I’ve started this series of posts about general programming in whatever language I happen to feel like. I decided to make it a series of posts separate from from my game development dev log series of posts. This one is focusing on some ideas I have for a couple of different utilities in Python specifically.
Since entry 2 I did spin off this program to a separate repository on my GitHub. I also realized just how much of a mess entry 2 really is (sorry). For this one I decided I’d like to cut off at a natural end point.
All of these Programming Journey posts can be found in the associated category of this blog.
Lets get more specific
I didn’t work on this very much this week but when I finally did start working on it again I realized I really need to think even more about what I actually want this to be. I can’t start on the foundation until I really nail down what I want the final thing to look like.
Well the most obvious summary would be to bring in my list of purchases from the Steam store and present them with a list of additional options not provided on the Steam profile page version. With filtering and adding my own metadata and writing that back in to…a database for lack of a better term. And perhaps some conversions between formats. Like maybe after bringing in the data to read, modify and add to I can then export back out to CSV or whatever other format. That’s about as much of a summary as I can come up with: bring in the raw data from the Steam profile page, convert the data to JSON format so that it can be used in Python as a dictionary or python object etc and then have a way to write those changes back out to one or more formats to have my local copy essentially.
So if that summary were broken down into three very over-simplified parts:
- Bring down raw data from steam profile page
- Write extracted data out to file for easy viewing and editing
- Ability to export edited data back out to a file in any number of standard formats
I think I’m almost done with the first point. Although that second point is going to have I imagine ten or fifteen steps and questions to answer all to itself. Like how do I want to present it? What does the UI look like for editing data? What are some of the methods for extracting metadata? I don’t really have answers tot these questions. I’m kind of winging it as I learn more.
Luckily I don’t need to worry about step two until I definitively have step one down. And on that I have made some progress.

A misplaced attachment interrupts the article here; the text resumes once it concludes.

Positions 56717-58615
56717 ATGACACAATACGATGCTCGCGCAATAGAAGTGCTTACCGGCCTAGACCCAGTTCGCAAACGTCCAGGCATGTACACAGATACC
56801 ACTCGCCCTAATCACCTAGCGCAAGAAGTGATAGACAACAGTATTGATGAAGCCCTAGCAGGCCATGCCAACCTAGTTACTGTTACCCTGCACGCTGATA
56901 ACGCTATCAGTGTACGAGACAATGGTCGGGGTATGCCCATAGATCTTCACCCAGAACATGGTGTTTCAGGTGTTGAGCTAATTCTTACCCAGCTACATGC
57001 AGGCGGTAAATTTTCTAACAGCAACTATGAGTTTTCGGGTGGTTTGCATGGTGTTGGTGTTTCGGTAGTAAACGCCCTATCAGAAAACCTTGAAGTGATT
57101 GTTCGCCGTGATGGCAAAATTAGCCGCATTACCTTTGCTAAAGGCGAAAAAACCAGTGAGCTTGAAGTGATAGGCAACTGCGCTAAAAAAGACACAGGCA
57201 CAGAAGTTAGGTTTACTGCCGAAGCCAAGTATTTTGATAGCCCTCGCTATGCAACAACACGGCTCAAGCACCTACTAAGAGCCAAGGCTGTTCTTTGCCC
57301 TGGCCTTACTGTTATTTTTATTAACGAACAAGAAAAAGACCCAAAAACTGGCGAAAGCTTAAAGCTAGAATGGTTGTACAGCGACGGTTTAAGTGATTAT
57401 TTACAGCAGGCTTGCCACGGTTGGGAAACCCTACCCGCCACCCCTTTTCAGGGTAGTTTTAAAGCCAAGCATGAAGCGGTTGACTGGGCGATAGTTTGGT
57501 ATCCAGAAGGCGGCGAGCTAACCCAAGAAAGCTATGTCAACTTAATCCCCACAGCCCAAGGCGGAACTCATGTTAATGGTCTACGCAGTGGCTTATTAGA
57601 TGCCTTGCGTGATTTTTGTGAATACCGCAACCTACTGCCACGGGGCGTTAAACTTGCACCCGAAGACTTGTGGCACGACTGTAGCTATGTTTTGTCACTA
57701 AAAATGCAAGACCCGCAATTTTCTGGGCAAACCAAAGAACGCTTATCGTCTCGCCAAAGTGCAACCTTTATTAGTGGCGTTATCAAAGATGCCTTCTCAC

First I didn’t know if the program should start by asking for the steam ID in question or not. If I asked for the steam ID I could then concatenate the first and second half of the URL together with the ID for the global variable. As in SteamID = Tildes then firstHalfURL = ”’https://steamcommunity.com/id/”’ and SecondHalfURL = ”’/games/?tab=all”’ then tied together with SteamURL = firstHalfURL + SteamID + SecondHalfURL. That Would theoretically tie them all together into one string.
I might come back and insert a prompt later but for development and debugging purposes having to paste in an ID every time I run the script would get old really quick. So I commented out that could and left in my hypothetical constant/global from the prior entry.
The next most obvious task was some way just get the data I wanted and write it to a text file so I don’t have to hit the Steam URL every time I run the script. Unless a user were constantly adding/deleting things from a library that seems unnecessary.
Several questions crop up just from that:
- How do I determine the file name for the game data?
- I think I’ll use the steam ID in the file name
- How do I determine if the file name already exists?
- How does the program react based on the file existing?
For the first question about the file name the most obvious answer would be to prompt the user for a file name (and location to save the file for that matter).
But for development purposes, I decided instead to use the steam ID in the file name.
# Technically I should concatenate together the URL as well but this is fine for now STEAM_LIBRARY_URL = '''https://steamcommunity.com/id/nelixery/games/?tab=all''' STEAM_USER_ID = '''nelixery''' SAVED_DATA_FILE_NAME = 'gamedata-for-' + STEAM_USER_ID + '.txt'